Can we really save the Indian tiger?

Can we really save the Indian tiger?

Government campaigns have a tradition of failing in India. We have seen ‘Save Ganga’ and ‘Save Himalayas’ bite the dust. What exactly are the authorities planning to do about the dwindling numbers of our national animal?

CJ: RATAN SHARGA Fri, Feb 05, 2010 15:41:00 IST

FIRST ‘SAVE Ganga’, then ‘Save Himalayas’ and ‘Save environment’ and now a new campaign ‘Save Tigers’, our own national animal.

It is shocking that we are left with only 1,411 tigers. But is the figure accurate? Whether that number has been authenticated by some reliable agency with some strong corroborative evidence to support the figure is not known.

Also how is it that the numbers have so dwindled? Project Tiger was launched way back in 1972 to protect the Bengal Tiger and by the year 2008 there were some 40 Project Tiger ‘Tiger Reserves in India’ with the famous Jim Corbett National Park at Ramnagar leading the list of protected bio-geographical spheres to act as safe havens for this species.

In 1990, there were some 3500 Tigers alive but then horrible episodes like the vanishing of Tigers from the Sariska Tiger Reserve were reported. A strong voice was raised against the illegal activities of poachers which ultimately lead to the arrest of the notorious poacher of Tigers- Sansar Chand.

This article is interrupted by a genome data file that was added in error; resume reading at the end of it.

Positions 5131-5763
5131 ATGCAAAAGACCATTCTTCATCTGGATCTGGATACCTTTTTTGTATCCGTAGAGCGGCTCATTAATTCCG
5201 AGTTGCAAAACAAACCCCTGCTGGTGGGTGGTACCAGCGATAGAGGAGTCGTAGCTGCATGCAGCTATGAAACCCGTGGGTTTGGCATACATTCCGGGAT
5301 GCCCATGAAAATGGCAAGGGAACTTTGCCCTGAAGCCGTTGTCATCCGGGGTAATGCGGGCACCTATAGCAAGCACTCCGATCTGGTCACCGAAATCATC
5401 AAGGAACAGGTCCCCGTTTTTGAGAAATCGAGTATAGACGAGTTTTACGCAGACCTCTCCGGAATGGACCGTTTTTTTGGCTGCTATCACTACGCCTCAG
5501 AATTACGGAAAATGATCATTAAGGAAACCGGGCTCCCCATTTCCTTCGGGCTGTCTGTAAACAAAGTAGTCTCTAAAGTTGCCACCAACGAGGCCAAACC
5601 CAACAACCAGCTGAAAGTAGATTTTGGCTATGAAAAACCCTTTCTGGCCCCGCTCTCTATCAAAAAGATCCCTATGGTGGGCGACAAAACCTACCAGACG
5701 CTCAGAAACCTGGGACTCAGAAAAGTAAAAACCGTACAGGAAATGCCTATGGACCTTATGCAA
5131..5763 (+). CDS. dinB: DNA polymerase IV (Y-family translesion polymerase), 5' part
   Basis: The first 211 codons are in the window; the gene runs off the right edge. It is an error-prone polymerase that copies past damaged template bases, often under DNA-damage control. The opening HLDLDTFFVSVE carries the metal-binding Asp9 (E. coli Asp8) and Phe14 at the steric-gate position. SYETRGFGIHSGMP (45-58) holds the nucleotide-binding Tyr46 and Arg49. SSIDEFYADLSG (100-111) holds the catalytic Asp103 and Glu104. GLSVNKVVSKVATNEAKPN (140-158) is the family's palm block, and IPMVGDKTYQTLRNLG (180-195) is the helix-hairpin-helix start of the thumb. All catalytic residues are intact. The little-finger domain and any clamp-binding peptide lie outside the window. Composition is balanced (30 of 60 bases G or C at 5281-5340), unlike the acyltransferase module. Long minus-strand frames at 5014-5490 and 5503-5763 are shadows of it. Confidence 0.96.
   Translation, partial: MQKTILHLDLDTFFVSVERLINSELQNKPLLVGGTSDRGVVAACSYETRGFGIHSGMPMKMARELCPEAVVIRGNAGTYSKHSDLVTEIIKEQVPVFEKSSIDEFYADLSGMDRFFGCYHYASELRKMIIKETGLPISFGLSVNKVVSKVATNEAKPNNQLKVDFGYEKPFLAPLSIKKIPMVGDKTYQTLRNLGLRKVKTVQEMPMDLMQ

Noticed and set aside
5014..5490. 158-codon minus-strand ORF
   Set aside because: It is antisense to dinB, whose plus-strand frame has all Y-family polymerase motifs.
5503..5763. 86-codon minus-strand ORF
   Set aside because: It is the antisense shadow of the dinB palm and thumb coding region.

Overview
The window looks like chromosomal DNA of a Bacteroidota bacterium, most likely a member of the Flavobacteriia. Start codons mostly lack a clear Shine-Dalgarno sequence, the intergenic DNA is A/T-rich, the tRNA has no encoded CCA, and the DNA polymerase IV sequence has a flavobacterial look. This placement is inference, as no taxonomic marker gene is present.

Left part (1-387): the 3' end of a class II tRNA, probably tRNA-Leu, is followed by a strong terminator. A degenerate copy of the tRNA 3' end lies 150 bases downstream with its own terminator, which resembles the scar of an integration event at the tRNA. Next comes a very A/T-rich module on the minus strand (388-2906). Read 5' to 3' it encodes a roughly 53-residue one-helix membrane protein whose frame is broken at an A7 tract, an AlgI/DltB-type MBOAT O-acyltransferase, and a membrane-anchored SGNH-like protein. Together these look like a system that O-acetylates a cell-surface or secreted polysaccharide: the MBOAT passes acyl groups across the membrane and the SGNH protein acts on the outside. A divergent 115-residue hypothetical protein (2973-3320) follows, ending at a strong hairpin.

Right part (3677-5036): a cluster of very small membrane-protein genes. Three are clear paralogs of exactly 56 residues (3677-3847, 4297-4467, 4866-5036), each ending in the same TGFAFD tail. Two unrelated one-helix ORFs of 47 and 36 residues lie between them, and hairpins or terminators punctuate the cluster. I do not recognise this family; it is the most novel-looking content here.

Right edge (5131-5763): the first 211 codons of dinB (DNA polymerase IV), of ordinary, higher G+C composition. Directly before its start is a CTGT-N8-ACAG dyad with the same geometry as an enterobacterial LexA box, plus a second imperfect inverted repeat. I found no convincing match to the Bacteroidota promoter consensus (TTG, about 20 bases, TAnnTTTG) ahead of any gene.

Will the current campaign really help? Will they be able to stop the hunting of the species? What have government agencies been doing for so long? Nothing concrete has been done on ground to save the forest cover first, and then no effective steps have been taken by these agencies to restrict the movement of human beings inside the jungles.

We all are aware of the fact that many villages have sprung up on the periphery of these Tiger Reserves. This promotes the animal-human conflict resulting either in human tragedy or the ending of the animal after it becomes man-eater.

If we are really to save our tigers the little that is left of their habitats has to be conserved and made secure. The lesser the human-animal interaction the better it is for both.


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